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Quality of care in for-profit and not-for-profit health plans enrolling Medicare beneficiaries.
Am J Med. 2005 Dec; 118(12):1392-400.AJ

Abstract

BACKGROUND

For-profit health plans now enroll the majority of Medicare beneficiaries who select managed care. Prior research has produced conflicting results about whether for-profit health plans provide lower quality of care.

OBJECTIVE

The objective was to compare the quality of care delivered by for-profit and not-for-profit health plans using Medicare Health Plan Employer Data and Information Set (HEDIS) clinical measures.

RESEARCH DESIGN

This was an observational study comparing HEDIS scores in for-profit and not-for-profit health plans that enrolled Medicare beneficiaries in the United States during 1997.

OUTCOME MEASURES

Outcome measures included health plan quality scores on each of 4 clinical services assessed by HEDIS: breast cancer screening, diabetic eye examination, beta-blocker medication after myocardial infarction, and follow-up after hospitalization for mental illness.

RESULTS

The quality of care was lower in for-profit health plans than not-for-profit health plans on all 4 of the HEDIS measures we studied (67.5% vs 74.8% for breast cancer screening, 43.7% vs 57.7% for diabetic eye examination, 63.1% vs 75.2% for beta-blocker medication after myocardial infarction, and 42.1% vs 60.4% for follow-up after hospitalization for mental illness). Adjustment for sociodemographic case-mix and health plan characteristics reduced but did not eliminate the differences, which remained statistically significant for 3 of the 4 measures (not beta-blocker medication after myocardial infarction). Different geographic locations of for-profit and not-for-profit health plans did not explain these differences.

CONCLUSION

By using standardized performance measures applied in a mandatory measurement program, we found that for-profit health plans provide lower quality of care than not-for-profit health plans. Special efforts to monitor and improve the quality of for-profit health plans may be warranted.

Authors+Show Affiliations

Department of Health Policy and Management, Harvard School of Public Health, USA. eschneid@hsph.harvard.eduNo affiliation info availableNo affiliation info available

Pub Type(s)

Comparative Study
Journal Article
Research Support, Non-U.S. Gov't
Research Support, U.S. Gov't, P.H.S.

Language

eng

PubMed ID

16378784

Citation

Schneider, Eric C., et al. "Quality of Care in For-profit and Not-for-profit Health Plans Enrolling Medicare Beneficiaries." The American Journal of Medicine, vol. 118, no. 12, 2005, pp. 1392-400.
Schneider EC, Zaslavsky AM, Epstein AM. Quality of care in for-profit and not-for-profit health plans enrolling Medicare beneficiaries. Am J Med. 2005;118(12):1392-400.
Schneider, E. C., Zaslavsky, A. M., & Epstein, A. M. (2005). Quality of care in for-profit and not-for-profit health plans enrolling Medicare beneficiaries. The American Journal of Medicine, 118(12), 1392-400.
Schneider EC, Zaslavsky AM, Epstein AM. Quality of Care in For-profit and Not-for-profit Health Plans Enrolling Medicare Beneficiaries. Am J Med. 2005;118(12):1392-400. PubMed PMID: 16378784.
* Article titles in AMA citation format should be in sentence-case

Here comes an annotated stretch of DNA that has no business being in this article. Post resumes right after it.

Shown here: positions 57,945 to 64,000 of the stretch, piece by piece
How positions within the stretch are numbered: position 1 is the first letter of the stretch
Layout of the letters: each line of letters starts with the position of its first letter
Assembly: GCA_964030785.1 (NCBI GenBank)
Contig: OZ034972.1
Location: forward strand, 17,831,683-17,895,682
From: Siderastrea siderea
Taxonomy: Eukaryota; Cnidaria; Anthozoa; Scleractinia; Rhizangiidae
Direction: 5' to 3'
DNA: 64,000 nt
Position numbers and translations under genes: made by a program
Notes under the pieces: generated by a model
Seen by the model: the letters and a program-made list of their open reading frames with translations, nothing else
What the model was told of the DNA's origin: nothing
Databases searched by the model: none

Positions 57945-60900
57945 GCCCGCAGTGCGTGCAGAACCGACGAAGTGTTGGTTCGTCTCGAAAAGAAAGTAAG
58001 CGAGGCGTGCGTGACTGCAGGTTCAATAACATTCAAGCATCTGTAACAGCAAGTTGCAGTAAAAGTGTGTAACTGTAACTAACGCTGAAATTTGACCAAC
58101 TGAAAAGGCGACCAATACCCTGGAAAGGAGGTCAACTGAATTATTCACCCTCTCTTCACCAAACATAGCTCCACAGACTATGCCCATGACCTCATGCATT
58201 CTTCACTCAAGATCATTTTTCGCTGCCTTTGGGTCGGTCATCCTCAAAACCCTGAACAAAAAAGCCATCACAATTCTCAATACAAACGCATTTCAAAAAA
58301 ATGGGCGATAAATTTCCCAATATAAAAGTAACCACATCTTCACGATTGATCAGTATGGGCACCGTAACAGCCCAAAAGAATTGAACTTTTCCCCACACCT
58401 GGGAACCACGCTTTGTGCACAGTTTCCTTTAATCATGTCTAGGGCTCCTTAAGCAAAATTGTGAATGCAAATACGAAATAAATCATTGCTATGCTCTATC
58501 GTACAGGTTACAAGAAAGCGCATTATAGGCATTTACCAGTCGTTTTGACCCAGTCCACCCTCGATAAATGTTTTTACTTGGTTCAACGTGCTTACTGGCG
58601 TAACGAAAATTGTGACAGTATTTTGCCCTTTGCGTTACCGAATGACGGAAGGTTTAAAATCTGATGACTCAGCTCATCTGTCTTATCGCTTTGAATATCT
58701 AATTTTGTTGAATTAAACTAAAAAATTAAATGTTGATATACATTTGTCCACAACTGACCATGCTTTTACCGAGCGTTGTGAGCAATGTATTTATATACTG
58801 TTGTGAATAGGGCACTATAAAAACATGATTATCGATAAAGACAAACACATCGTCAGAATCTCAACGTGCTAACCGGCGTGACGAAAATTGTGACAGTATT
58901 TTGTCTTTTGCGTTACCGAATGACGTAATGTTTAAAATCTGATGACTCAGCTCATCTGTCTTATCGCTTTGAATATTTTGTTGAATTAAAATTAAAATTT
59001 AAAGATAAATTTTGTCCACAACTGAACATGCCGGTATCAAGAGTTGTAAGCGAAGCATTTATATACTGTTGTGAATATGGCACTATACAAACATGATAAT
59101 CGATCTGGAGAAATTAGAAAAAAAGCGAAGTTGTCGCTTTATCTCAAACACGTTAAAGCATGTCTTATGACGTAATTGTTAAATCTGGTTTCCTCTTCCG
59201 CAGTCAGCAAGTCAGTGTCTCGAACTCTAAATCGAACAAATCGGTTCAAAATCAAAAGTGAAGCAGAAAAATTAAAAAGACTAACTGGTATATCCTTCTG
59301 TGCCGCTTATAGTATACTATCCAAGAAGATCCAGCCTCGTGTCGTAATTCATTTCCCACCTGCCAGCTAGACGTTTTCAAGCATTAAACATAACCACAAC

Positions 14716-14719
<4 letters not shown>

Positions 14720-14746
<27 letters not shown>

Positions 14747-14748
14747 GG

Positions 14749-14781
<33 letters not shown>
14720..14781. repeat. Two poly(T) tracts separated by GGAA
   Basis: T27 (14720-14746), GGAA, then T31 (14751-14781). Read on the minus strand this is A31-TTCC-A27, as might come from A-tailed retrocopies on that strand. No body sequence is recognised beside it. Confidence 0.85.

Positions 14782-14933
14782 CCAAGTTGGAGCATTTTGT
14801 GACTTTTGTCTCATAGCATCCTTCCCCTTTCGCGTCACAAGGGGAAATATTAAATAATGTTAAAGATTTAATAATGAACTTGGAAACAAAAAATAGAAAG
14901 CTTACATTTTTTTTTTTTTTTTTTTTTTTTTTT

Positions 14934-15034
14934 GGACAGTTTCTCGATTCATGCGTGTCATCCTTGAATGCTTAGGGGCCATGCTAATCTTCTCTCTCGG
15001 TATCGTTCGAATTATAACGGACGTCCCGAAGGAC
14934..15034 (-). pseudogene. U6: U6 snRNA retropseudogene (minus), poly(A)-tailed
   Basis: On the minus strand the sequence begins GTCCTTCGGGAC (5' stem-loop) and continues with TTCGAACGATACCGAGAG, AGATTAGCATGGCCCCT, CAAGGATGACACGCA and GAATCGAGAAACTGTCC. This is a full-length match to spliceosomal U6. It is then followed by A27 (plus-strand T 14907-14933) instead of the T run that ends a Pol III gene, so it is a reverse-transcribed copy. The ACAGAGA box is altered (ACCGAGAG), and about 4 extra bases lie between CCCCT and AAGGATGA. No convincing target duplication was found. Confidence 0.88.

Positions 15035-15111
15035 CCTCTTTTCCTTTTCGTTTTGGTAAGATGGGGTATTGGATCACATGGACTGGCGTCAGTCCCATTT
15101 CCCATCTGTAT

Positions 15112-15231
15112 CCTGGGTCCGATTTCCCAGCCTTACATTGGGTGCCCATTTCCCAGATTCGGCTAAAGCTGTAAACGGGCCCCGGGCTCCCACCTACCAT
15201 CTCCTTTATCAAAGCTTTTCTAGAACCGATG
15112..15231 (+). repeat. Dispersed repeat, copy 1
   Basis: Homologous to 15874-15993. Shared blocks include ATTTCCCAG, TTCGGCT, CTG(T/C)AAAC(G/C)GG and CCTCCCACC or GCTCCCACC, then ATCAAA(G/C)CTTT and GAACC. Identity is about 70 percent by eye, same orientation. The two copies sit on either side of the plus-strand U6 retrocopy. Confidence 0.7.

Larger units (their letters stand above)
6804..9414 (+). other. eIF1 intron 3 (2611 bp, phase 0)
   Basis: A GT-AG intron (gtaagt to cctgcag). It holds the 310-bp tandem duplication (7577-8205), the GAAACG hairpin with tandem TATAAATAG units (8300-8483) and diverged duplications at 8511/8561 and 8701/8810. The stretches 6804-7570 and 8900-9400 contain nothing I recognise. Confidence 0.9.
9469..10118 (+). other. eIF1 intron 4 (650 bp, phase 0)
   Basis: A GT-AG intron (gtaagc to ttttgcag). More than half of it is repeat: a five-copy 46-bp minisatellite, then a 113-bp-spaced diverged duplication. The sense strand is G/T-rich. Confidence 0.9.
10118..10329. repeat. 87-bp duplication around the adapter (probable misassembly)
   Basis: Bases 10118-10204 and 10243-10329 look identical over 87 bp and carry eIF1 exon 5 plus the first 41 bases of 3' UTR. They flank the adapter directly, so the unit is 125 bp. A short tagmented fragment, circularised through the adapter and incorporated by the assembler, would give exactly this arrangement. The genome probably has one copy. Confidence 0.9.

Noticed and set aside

TY - JOUR T1 - Quality of care in for-profit and not-for-profit health plans enrolling Medicare beneficiaries. AU - Schneider,Eric C, AU - Zaslavsky,Alan M, AU - Epstein,Arnold M, PY - 2005/01/13/received PY - 2005/05/04/revised PY - 2005/05/04/accepted PY - 2005/12/28/pubmed PY - 2006/2/25/medline PY - 2005/12/28/entrez SP - 1392 EP - 400 JF - The American journal of medicine JO - Am J Med VL - 118 IS - 12 N2 - BACKGROUND: For-profit health plans now enroll the majority of Medicare beneficiaries who select managed care. Prior research has produced conflicting results about whether for-profit health plans provide lower quality of care. OBJECTIVE: The objective was to compare the quality of care delivered by for-profit and not-for-profit health plans using Medicare Health Plan Employer Data and Information Set (HEDIS) clinical measures. RESEARCH DESIGN: This was an observational study comparing HEDIS scores in for-profit and not-for-profit health plans that enrolled Medicare beneficiaries in the United States during 1997. OUTCOME MEASURES: Outcome measures included health plan quality scores on each of 4 clinical services assessed by HEDIS: breast cancer screening, diabetic eye examination, beta-blocker medication after myocardial infarction, and follow-up after hospitalization for mental illness. RESULTS: The quality of care was lower in for-profit health plans than not-for-profit health plans on all 4 of the HEDIS measures we studied (67.5% vs 74.8% for breast cancer screening, 43.7% vs 57.7% for diabetic eye examination, 63.1% vs 75.2% for beta-blocker medication after myocardial infarction, and 42.1% vs 60.4% for follow-up after hospitalization for mental illness). Adjustment for sociodemographic case-mix and health plan characteristics reduced but did not eliminate the differences, which remained statistically significant for 3 of the 4 measures (not beta-blocker medication after myocardial infarction). Different geographic locations of for-profit and not-for-profit health plans did not explain these differences. CONCLUSION: By using standardized performance measures applied in a mandatory measurement program, we found that for-profit health plans provide lower quality of care than not-for-profit health plans. Special efforts to monitor and improve the quality of for-profit health plans may be warranted. SN - 1555-7162 UR - https://www.unboundmedicine.com/medline/citation/16378784/Quality_of_care_in_for_profit_and_not_for_profit_health_plans_enrolling_Medicare_beneficiaries_ L2 - https://linkinghub.elsevier.com/retrieve/pii/S0002-9343(05)00521-8 DB - PRIME DP - Unbound Medicine ER -